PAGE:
SueAndHerZooNovember 26, 2017 at 3:04 pmPost count: 439
For those of you who have feel lousy while adjusting to a new dosage, have you ever found that taking a tranquilizer (if you have access to them) improves those symptoms? Out of desperation I have tried a few times now to take one when feeling crappy and it works like a charm. I wouldn’t think the physical affects I’m feeling would be relieved by a tranquilizer but they are. Does that mean it’s rampant anxiety running through my body making me feel sick or does it mean that dose changes affect our hormonal balance, and that’s why a tranq knocks it down a few notches?
It definitely does something hormonal to me because, and this one sounds weird since I’m 10 years past menopause, I feel ovulation pain during dose changes! I used to know every month when I ovulated because I would get a certain type of pain in the ovary and I still get that whenever I change doses.
Sorry if that’s TMI for any guys reading this but I’m sure you’ve all heard of hormones and women who release eggs on a monthly basis.
SueAzGravesGuyNovember 26, 2017 at 4:23 pmPost count: 160
It’s not TMI, you’re discussing a medical condition.
Have you considered getting your lady hormones checked before a dose change and then again while experiencing the ovarian pain symptoms? I’m not sure what it would rule out but proving a connection or not could help the direction of your pain management. What does your OB say? I would think any ovarian pain post menopause would warrant further investigation.
I cannot say what causes your anxiety, or anxiety in general but I can attest to the efficacy of Valium on my nervous Graves’ mind. It has been a trusted medication during difficult times (not related to dosage changes) with few side effects.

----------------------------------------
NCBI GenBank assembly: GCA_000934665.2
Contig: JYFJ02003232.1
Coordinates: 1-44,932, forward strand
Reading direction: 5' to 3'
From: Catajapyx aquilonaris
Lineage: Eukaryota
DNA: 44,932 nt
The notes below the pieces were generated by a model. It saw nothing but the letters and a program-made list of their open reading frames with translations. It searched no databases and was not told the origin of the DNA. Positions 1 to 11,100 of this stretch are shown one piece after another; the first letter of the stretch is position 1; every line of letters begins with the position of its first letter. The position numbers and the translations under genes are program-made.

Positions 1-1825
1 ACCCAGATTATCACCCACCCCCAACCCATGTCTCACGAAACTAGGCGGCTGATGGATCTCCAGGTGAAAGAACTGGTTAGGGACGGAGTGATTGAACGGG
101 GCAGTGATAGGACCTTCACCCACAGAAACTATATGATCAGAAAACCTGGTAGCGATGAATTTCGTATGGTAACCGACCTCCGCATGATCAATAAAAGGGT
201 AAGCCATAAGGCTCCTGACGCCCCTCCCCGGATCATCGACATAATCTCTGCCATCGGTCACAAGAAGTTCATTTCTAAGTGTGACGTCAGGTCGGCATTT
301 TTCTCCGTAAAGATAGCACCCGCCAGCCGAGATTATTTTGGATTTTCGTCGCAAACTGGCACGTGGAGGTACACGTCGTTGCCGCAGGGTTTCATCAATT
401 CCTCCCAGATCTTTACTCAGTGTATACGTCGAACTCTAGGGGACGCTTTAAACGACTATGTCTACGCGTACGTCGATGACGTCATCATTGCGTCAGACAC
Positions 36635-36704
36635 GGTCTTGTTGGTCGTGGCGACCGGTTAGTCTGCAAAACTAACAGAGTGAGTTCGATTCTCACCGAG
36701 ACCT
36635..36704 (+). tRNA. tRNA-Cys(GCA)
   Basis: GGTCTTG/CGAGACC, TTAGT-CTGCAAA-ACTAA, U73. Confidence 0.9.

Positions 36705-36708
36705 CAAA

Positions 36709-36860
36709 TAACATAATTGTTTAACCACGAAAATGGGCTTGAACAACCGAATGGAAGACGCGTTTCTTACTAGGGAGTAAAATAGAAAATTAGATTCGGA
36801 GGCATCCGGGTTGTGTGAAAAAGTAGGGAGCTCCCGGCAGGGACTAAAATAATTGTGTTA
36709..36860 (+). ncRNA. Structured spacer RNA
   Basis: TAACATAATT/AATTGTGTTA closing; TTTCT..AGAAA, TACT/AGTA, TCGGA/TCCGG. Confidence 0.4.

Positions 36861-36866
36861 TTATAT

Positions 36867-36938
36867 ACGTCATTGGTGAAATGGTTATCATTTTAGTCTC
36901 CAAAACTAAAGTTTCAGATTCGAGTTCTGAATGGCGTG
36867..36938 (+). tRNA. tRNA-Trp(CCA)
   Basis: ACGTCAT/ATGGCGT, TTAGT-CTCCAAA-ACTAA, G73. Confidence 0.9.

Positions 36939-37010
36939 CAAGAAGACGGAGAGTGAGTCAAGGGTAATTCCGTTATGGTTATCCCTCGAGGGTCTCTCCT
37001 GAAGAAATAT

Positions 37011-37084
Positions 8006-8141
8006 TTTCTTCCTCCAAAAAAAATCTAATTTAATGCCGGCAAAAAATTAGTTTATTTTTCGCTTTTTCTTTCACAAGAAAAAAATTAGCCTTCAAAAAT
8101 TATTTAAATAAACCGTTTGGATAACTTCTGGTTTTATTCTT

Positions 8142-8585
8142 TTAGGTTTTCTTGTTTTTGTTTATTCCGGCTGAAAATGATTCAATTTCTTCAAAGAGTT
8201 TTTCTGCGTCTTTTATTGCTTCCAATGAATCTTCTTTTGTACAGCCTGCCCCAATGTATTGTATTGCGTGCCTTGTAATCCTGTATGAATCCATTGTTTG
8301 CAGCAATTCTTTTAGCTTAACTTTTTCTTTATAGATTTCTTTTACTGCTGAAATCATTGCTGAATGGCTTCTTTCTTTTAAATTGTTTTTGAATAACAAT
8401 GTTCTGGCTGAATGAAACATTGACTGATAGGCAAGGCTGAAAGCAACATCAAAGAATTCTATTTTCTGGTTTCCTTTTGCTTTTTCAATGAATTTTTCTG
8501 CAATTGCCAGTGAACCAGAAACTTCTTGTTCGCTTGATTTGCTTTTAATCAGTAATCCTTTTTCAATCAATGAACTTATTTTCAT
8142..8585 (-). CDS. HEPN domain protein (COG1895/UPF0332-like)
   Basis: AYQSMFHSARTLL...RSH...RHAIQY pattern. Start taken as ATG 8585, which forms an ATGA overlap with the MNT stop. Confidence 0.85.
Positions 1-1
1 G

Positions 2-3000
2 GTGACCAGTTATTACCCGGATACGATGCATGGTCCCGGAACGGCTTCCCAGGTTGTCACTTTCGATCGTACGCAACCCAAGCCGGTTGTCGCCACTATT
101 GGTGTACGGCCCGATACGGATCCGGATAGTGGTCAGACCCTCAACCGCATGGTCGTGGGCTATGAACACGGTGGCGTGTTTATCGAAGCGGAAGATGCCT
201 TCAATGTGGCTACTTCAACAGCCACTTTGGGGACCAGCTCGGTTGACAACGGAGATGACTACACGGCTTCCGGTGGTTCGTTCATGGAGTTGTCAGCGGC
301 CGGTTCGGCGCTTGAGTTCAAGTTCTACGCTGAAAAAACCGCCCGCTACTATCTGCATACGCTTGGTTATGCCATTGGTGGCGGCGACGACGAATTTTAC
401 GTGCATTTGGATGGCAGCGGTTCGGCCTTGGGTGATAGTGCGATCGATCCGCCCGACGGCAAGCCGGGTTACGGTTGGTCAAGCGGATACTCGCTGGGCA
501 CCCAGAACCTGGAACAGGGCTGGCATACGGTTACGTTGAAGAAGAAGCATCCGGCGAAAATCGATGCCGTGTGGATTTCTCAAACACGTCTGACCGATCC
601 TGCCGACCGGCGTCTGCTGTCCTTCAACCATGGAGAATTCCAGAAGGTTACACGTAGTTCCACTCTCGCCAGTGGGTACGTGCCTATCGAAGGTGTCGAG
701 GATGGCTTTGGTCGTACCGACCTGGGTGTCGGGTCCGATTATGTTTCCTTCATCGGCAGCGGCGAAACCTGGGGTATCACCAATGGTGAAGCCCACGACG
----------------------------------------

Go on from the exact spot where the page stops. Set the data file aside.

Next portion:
I do believe anxiety and endocrine hormones are related. I know someone that had a pituitary tumor and they essentially had a break down after surgery with psychotic levels of anxiety and paranoia while their different hormone levels were off. It was Graves’ Rage on crack. Looney Tunes. Now…they’re fine, balanced on replacements. Like 2 different people.Liz1967November 28, 2017 at 2:14 amPost count: 305
The mind is powerful. Are you anxious from anticipating problems with a dose change or is the dose change actually causing the anxiety? I have only had a couple dose changes but I was hypervigilant looking for the slightest differences in how I felt, which was anxiety provoking. Long before Graves, my TSH at yearly physicals would vary by 1 or 1.5 points and I never thought anything of it, but if it varies on Synthroid, we get all concerned. Also, you need carbs to make serotonin in the gut so if you have drastically cut carbs, that may be affecting mood. If the anxiety meds help, why not use them.AzGravesGuyNovember 29, 2017 at 5:34 amPost count: 160
Hi Liz,Liz1967 wrote:Also, you need carbs to make serotonin in the gut
Not exactly correct. Carbs release insulin, which triggers tryptophan which in turn stimulates a release of serotonin in the brain. (Foods rich in tryptophan do not effect serotonin as that tryptophan cannot cross the blood brain barrier.)
Some brains release dopamine with this breakdown process as well.
It’s how people become food addicts and or use food as medication and end up obese. Same neuro pathways as drugs. Sugar and carb cravings can be a serotonin starved brain looking for a quick fix from insulin.